The accomplishments of the past year and the hopes for the future for some local law enforcement officials were summed up in a speech.
Sheriff Raymond Loera held his annual inspection of the Imperial County Sheriff’s Office staff, speaking to and greeting the dozens of deputies, correctional officers and support staff who stood at attention Monday morning.
The inspection is a chance to make sure Sheriff’s Office employees have the proper equipment, as well as bringing everyone together, he said. While the local Sheriff’s Office isn’t large compared to places like Los Angeles and San Diego, it’s very spread out, covering about 4,500 square miles in Imperial County.
In general the last year has been pretty good for the Sheriff’s Office, Loera said. He gave examples during his short speech, complimenting staff members accomplishments through the last year, including the new communication supervisor, the fiscal division, two correctional officers who pulled a person out of a wrecked vehicle and the patrol division who assured the community after the Sandy Hook Elementary School shooting.
“Every obstacle that has been placed in front of us has been overcome,” he said. “This shows that we will continue to be a positive and progressive agency, and not let circumstances dictate how we act.”
There have been some adjustments made with the implementation of Assembly Bill 109, known as realignment, where nearly 30,000 inmates from California prisons will be moved to other facilities throughout the state to ease overcrowding. One of the hopes is that a new state-of-the-art jail facility will be under construction next year when Loera again holds his inspection.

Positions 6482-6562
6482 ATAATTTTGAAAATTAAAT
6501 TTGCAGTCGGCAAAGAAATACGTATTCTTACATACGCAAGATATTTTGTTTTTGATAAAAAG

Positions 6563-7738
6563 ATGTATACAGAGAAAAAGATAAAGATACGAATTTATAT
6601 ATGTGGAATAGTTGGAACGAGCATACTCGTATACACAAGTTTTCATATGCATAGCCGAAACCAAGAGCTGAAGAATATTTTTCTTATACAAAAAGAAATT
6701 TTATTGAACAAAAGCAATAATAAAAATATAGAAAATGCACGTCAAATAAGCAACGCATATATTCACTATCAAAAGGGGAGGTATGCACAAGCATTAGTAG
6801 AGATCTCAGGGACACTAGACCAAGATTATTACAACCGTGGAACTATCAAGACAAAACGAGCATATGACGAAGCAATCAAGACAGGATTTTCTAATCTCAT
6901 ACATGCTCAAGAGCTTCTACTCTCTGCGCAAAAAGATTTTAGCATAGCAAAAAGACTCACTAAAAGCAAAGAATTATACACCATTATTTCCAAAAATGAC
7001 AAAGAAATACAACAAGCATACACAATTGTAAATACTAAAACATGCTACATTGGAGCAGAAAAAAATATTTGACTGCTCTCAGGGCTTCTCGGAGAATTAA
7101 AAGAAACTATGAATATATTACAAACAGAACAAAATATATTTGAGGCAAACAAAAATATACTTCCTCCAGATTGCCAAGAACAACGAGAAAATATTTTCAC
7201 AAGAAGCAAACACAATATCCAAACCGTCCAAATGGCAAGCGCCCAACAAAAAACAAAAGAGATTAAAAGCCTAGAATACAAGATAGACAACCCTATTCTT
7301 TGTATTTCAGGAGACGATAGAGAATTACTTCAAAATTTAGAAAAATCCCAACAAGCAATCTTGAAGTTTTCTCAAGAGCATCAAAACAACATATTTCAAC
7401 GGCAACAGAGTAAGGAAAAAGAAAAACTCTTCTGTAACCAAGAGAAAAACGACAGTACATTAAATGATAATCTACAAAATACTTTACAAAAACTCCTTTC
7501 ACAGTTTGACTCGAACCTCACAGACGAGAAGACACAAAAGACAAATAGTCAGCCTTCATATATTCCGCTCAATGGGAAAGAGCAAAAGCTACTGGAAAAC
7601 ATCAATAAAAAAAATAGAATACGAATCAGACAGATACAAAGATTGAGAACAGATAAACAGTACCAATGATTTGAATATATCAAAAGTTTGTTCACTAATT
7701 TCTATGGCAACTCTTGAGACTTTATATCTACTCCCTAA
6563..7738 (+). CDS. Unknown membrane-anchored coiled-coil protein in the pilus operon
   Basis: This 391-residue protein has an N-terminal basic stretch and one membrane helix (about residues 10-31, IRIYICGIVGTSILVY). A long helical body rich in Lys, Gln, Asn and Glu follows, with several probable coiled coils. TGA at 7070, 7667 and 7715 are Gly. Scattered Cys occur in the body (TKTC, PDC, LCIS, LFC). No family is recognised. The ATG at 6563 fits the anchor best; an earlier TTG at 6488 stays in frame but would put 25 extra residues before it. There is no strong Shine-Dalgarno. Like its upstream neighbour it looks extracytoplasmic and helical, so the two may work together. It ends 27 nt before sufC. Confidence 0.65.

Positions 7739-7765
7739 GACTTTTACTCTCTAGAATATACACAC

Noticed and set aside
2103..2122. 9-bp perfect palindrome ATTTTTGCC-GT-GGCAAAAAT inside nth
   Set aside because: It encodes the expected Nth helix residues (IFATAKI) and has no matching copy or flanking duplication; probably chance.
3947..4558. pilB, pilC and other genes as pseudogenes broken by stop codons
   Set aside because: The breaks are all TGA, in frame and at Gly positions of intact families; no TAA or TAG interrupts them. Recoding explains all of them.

“We’re not falling behind,” he said. “We’re moving forward. It’s just moving one step at a time.”
On Monday, deputies and correctional officers arrived an hour before the event started and stayed half an hour afterward to get to speak with their fellow law enforcement officials.
It’s nice to be able to get everybody from the three main divisions together once a year, said Lt. Scott Sheppeard.
“Being a 24/7 operation, sometimes you go months on end without seeing our co-workers,” he said.
The annual inspection allowed everyone from the outlying areas and the El Centro main office to see each other, he added. Some of the deputies don’t see each other for months, but the inspection brings everyone together.
In past years, the Sheriff’s Office has rarely come together as a whole, said Chief Deputy George Moreno, who has 26 years of experience with the Sheriff’s Office. Now, though, there’s at least one day where they get to see nearly everyone. That makes a big difference, boosting morale.
For Moreno, some of those who he started working with have retired, but it’s still feels good recognizing the deputies. He’s seen them when they were first hired and now moving through the department.
Digital Media News Editor Elizabeth Varin can be reached at firstname.lastname@example.org or 760-337-3441.
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